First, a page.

Issue link: http://www.bodysensemagazinedigital.com/i/280954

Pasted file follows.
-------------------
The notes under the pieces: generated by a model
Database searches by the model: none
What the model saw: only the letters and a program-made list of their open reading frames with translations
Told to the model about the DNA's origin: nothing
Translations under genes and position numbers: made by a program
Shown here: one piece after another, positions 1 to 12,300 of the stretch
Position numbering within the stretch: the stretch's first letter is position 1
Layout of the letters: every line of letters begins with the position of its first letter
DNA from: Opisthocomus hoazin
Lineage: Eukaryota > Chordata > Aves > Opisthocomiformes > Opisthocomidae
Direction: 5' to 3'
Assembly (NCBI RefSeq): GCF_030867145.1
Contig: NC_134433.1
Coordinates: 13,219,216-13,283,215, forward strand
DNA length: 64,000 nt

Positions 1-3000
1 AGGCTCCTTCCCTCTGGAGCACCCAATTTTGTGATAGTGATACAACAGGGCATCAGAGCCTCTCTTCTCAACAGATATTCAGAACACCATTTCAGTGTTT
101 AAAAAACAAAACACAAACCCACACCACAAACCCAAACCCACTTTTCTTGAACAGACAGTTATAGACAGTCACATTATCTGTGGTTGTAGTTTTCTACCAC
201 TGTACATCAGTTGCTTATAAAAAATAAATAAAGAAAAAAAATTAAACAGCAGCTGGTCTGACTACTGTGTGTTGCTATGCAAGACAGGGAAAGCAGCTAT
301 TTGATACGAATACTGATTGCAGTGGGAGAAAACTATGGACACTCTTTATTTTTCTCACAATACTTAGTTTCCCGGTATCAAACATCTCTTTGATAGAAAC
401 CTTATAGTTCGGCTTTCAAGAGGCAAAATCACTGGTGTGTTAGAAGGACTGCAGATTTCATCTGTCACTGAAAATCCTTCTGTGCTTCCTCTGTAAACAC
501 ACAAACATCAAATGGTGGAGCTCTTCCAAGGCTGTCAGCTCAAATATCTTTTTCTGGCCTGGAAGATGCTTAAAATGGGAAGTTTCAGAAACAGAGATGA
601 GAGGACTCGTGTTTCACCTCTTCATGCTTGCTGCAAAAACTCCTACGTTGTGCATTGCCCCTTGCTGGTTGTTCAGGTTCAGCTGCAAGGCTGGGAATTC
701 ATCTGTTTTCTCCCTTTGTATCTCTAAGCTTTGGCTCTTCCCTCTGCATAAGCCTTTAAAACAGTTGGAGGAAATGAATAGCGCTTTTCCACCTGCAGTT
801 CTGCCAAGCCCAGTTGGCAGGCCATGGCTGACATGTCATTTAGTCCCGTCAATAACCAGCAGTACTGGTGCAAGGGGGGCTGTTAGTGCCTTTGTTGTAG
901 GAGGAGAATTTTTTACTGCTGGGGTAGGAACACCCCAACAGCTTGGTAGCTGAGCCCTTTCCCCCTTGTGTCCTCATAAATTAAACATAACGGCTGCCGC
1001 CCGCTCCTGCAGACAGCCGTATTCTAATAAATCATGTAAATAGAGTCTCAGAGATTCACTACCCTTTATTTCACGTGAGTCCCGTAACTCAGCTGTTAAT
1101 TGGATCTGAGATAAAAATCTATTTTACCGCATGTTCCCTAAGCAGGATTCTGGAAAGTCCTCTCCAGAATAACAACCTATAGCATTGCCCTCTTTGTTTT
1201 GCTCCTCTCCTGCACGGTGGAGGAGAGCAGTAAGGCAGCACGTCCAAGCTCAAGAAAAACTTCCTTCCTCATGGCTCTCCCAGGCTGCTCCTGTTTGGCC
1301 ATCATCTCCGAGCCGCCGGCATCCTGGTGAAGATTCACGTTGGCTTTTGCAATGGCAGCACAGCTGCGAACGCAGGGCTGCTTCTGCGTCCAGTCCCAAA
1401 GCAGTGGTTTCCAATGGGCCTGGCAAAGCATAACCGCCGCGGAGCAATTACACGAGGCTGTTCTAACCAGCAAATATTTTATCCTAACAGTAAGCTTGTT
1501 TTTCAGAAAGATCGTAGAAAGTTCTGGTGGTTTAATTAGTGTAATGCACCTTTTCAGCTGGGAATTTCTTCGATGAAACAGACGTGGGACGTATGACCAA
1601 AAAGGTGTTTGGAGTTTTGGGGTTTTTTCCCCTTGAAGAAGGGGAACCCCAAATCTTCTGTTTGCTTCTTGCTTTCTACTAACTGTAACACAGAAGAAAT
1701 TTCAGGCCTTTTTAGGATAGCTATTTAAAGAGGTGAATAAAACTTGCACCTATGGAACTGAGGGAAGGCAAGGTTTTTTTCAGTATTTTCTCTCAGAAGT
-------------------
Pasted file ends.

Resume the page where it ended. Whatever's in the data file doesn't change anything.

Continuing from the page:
Body Sense 3 I'm writing this after a night when I was awakened by my 2-year-old at 4:00 a.m. He was pointing to his legs and saying, "Ow! Ow!" His ﬁrst growing pains were here. WHAT ARE GROWING PAINS? The childhood leg aches that we call "growing pains" are normal, though nobody knows exactly why they happen. They most often happen at night when the body is calm after a very active day. Not every child gets them, and the painful episode is usually over by morning. The massage therapist in me feels that it may be a little inﬂammation cycle that kids experience after a hard day of play or athletics. For instance, my son likes to climb, jump, and tumble—all day long and usually every day. I experienced growing pains periodically throughout my adolescence. I remember how my legs ached intensely and how my joints throbbed. At times, the aches were so intense I was sure I had some sort of disease. "Is there such a thing as a leg-falling-off disease?" I asked my mother. Little did I know that massage could help soothe these pains, or that some day I would use it to soothe my own son. "I'M HAPPY, MAMA" Learning infant massage has helped me in many situations, and it has continued to be useful past my child's infancy. I credit it with decreasing the length of my hospital stay for my ﬁrstborn, and since then, infant massage strokes have helped with childhood tummy aches, chest and sinus congestion, school-day jitters, and more. At 4:00 a.m., I put on my robe and gently ease my son's legs from his PJs. I cover the rest of his body with his favorite blanket and then warm lotion between my hands. The familiar swish-swish of the lotion brings a smile to his face as he anticipates the massage to come. As my pressure meets his pain, he sighs and says, "I'm happy, Mama." He repeats his sweet thank- yous in his tired, little voice. I smile and the Ease Growing Pains With Infant Massage By Gina Michelle weariness from lack of sleep fades away; it's just a quiet moment between him and me. I use the strokes I learned in a workshop on infant massage: the Indian milking stroke, the squeeze and twist, the rolling leg stroke. I follow my intuition and choose petrissage and compression strokes that get to the deeper muscle ﬁbers and aid in circulation. I even throw in Thai yoga-inspired strokes that bring gentle traction to the joints. Before I'm ﬁnished with the ﬁrst leg, my baby boy has fallen into the lovely realm that hovers just above sleep. He is still conscious enough to tell me how the touch feels. As I start on his other leg, he has fallen into a light sleep. His breathing turns into a soft snore as I ﬁnish the massage. It only took 25 minutes, but our experience felt longer, sweeter. A NEW DAY Later that morning, my son skipped into the kitchen with his sunny good morning greeting and said to me, "Mama, I am a new boy! I love you!" He gave me a hug and ran off pretending to be a heavy-footed dinosaur. Now that's great feedback, wouldn't you agree? B S Gina Michelle is a registered massage therapist of 13 years and former instructor at the Boulder College of Massage Therapy and Denver School of Massage Therapy. Owner of Malama Massage Therapy in Fort Collins, Colorado, she is building her practice again while raising three young children. She is best known for her lomilomi, prenatal, postpartum, and private infant massage instruction. Resources Dowshen, Steven, MD, ed. "Growing Pains." Accessed March 2014. Available at http://kidshealth.org/parent/general/aches/growing_pains. html#. McClure, Vimala Schneider. Infant Massage: A Handbook for Loving Parents (Bantam, 2000). Palo Alto Medical Foundation. Harris, Sally S., MD, MPH. "Parent & Teachers: Growing Pains." Accessed March 2014. Available at www. pamf.org/parenting-teens/health/speciﬁc-conditions/growingpains.html.